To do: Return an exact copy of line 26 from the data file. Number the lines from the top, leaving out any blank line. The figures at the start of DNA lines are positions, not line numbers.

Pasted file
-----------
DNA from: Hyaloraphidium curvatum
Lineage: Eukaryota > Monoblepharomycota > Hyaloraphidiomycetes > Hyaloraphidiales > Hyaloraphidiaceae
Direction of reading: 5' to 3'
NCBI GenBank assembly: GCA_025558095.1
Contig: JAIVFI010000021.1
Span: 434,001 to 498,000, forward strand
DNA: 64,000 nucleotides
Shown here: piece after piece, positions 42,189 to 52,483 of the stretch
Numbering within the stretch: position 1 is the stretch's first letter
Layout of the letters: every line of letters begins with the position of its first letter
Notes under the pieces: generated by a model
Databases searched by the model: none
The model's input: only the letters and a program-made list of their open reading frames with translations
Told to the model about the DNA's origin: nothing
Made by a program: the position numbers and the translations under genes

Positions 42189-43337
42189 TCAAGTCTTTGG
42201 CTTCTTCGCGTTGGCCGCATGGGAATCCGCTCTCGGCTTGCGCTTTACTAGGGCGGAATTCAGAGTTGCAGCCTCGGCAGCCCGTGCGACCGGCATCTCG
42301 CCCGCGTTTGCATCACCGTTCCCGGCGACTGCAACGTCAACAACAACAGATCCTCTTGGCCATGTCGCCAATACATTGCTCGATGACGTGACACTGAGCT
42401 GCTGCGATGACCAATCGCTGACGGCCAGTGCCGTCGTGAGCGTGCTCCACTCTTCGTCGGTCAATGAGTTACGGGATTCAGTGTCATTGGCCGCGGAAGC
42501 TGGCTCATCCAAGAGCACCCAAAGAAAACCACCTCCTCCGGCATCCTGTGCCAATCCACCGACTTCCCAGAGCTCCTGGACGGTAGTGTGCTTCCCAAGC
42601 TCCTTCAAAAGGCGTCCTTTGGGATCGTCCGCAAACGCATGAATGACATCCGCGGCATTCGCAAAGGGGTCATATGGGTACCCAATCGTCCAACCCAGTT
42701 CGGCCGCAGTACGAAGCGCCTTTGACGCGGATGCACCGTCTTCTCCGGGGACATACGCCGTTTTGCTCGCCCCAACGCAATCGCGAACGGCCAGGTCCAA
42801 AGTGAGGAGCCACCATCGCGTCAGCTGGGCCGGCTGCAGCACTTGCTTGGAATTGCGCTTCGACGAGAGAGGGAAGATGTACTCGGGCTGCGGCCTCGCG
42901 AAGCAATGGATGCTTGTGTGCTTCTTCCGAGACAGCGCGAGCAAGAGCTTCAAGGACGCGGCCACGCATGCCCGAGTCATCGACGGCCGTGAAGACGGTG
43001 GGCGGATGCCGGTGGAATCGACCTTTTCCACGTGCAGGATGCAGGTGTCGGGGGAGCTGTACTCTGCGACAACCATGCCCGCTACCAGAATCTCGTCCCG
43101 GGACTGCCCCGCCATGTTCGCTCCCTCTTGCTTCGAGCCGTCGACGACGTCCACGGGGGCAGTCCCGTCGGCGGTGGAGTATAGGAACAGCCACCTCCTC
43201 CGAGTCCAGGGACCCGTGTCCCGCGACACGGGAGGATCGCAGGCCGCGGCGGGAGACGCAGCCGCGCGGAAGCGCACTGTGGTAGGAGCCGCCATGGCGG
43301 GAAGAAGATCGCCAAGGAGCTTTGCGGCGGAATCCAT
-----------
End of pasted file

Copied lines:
43001 GGCGGATGCCGGTGGAATCGACCTTTTCCACGTGCAGGATGCAGGTGTCGGGGGAGCTGTACTCTGCGACAACCATGCCCGCTACCAGAATCTCGTCCCG